Is coffee healthy? As someone who does research on and writes regularly about food, I get this question frequently, and the answer is “it depends.” Coffee is not a single, simple beverage that just comes in one form and is consumed in one way. The healthiness of coffee depends on what comes with it, how it is prepared, how often you drink it and why you drink it. Moreover, while the health effects of coffee have been studied, they have not been studied fully. Here’s what we know (scroll below video).
Many coffee drinks have lots of things added such as cream, sugar and artificial ingredients. Many of these things would not be healthy even if they were added to broccoli as Medcan has covered before on how caffeine slows aging and nutrigenomics.
Coffee has calories, caffeine and very small amounts of the chemical acrylamide. None of these may be that problematic when consumed in moderate quantities, however, the more you drink, the more these may become issues. Too many calories can lead to being overweight and weight-related conditions such as diabetes, heart disease and cancer. Moreover, caffeine is a stimulant. Overstimulation can tax your body, especially your heart. In fact, studies have suggested that drinking two or more cups of coffee a day may be associated with increased risk of heart disease.
Acrylamide was in the news this year because of a proposed California law that would require coffee servers to display a warning declaring coffee a potential health risk, since acrylamide falls under the list of chemicals known to the state to cause cancer or reproductive toxicity. When I covered this for Forbes, I described how roasting coffee beans generates acrylamide that has been shown in studies to cause cancer when given in large doses to rats and other rodents.
However, there is no need to panic unless you are a rat and consuming large amounts of acrylamide. The amount of acrylamide in a cup of coffee is comparable to the amount in a serving of potato chips or French fries – both which are tolerated/not harmful according to the research done to date.
Not all coffee is the same, even when you don’t add sugar, cream or other flavorings. For example, coffee can differ significantly in caffeine content with the so-called “world’s most caffeinated coffee” having over 1.7 times the recommended daily caffeine limit (i.e., 400 mg a day).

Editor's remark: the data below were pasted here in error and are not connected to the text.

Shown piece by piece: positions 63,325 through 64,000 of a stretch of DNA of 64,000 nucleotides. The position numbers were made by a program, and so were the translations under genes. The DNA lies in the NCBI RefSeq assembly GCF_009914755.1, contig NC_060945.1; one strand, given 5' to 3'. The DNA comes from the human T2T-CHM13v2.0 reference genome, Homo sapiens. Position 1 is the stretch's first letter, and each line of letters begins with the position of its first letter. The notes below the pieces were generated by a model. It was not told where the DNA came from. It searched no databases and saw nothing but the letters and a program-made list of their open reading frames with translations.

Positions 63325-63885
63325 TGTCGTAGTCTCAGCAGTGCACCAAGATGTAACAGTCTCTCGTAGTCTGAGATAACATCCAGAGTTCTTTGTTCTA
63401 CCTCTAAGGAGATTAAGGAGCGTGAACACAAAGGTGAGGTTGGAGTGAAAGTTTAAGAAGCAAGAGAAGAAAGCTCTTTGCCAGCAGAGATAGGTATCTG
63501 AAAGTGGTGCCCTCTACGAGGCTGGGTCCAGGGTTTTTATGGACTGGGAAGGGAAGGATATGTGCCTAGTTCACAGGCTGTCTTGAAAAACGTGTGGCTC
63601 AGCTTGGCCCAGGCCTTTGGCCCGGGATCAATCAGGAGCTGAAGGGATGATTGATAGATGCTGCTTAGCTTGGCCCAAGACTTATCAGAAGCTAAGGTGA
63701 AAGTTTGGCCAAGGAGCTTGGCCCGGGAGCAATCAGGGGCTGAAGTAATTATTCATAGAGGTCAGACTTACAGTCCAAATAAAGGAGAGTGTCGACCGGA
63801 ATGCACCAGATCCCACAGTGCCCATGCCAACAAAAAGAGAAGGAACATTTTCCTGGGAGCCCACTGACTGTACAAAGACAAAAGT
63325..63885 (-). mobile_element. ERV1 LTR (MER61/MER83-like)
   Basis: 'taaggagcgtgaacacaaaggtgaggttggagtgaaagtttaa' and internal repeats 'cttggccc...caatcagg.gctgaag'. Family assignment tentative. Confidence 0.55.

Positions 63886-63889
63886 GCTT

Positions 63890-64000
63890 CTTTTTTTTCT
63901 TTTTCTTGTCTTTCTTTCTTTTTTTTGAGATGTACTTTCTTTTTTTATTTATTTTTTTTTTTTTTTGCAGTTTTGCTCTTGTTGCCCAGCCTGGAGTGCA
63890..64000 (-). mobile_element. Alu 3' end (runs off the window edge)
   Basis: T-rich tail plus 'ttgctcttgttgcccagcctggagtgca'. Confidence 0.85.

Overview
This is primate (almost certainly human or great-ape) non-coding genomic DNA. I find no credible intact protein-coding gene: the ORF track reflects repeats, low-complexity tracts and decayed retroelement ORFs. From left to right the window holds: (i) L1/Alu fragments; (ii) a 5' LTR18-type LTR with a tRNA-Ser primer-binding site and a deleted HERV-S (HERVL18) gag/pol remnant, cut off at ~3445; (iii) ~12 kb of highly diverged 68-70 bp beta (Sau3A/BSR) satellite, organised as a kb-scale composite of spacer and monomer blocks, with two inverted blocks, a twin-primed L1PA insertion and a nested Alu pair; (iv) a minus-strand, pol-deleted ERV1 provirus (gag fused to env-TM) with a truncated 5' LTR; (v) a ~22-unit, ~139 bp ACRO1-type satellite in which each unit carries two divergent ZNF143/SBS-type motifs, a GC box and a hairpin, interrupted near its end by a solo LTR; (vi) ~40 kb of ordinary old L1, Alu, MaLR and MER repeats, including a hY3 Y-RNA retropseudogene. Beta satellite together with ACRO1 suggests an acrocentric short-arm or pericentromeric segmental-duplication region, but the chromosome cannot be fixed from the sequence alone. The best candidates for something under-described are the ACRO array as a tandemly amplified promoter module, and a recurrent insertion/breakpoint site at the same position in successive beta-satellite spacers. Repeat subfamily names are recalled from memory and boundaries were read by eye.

Science has shown that caffeine can be chemically addictive. In fact, caffeine withdrawal is a mental health diagnosis included in the 5th edition of the Diagnostic and Statistical Manual of Mental Disorders (DSM). A sign of addiction is when you start having withdrawal symptoms when you cannot get something such as feeling irritated, getting jittery, not being able to stay awake and concentrate, experiencing spasms or twitches, having body temperature fluctuations, experiencing sleep disturbances or suffering from headaches.
Caffeine is a diuretic, meaning that it makes you pee. Therefore, if you drink nothing but coffee, you may not be getting enough fluids.
Coffee is not just liquid caffeine. While coffee isn’t kale (in case you haven’t noticed), it does have some vitamins and minerals, such as vitamins B2 and B5, manganese, potassium, magnesium and niacin (B3). Moreover, coffee has various antioxidants, such as chlorogenic acid, that could prevent damage to your body’s cells and tissue and potentially help with insulin and sugar regulation.
This may be the reason that some studies have shown associations between coffee consumption and decreased risk of depression, heart attacks, stroke, some cancers (e.g., endometrial and certain types of prostate and breast), Alzheimer’s disease, Parkinson’s disease, type 2 diabetes, liver disease and death in general. Research has also found a correlation between drinking coffee and improved cognitive function.
Two components of coffee, cafestol and kahweol, are controversial. Some studies have raised concerns that they may raise “bad” cholesterol levels (LDL) but others have suggested that they may have anti-cancer and liver protective effects. Paper filters can filter out these substances, but the question is would you be filtering out the good or the bad?
Nonetheless, the health effects of coffee remain confusing since scientific studies have not been ideal as many of them have been done on animals, often rats. Most of the human studies have been large population studies that just compare large numbers of coffee drinkers with non-coffee drinkers and are therefore only able to show rough associations and not cause-and-effect.
The jury is still out on whether coffee is truly healthy or not. More studies are needed that actually capture the complexities of coffee, people and the systems around them. Therefore:
Bruce Y. Lee, M.D., M.B.A. is the executive director of the Global Obesity Prevention Center (GOPC) at Johns Hopkins University and associate professor of international health at the Johns Hopkins Bloomberg School of Public Health. You can follow Dr. Lee on Twitter @bruce_y_lee
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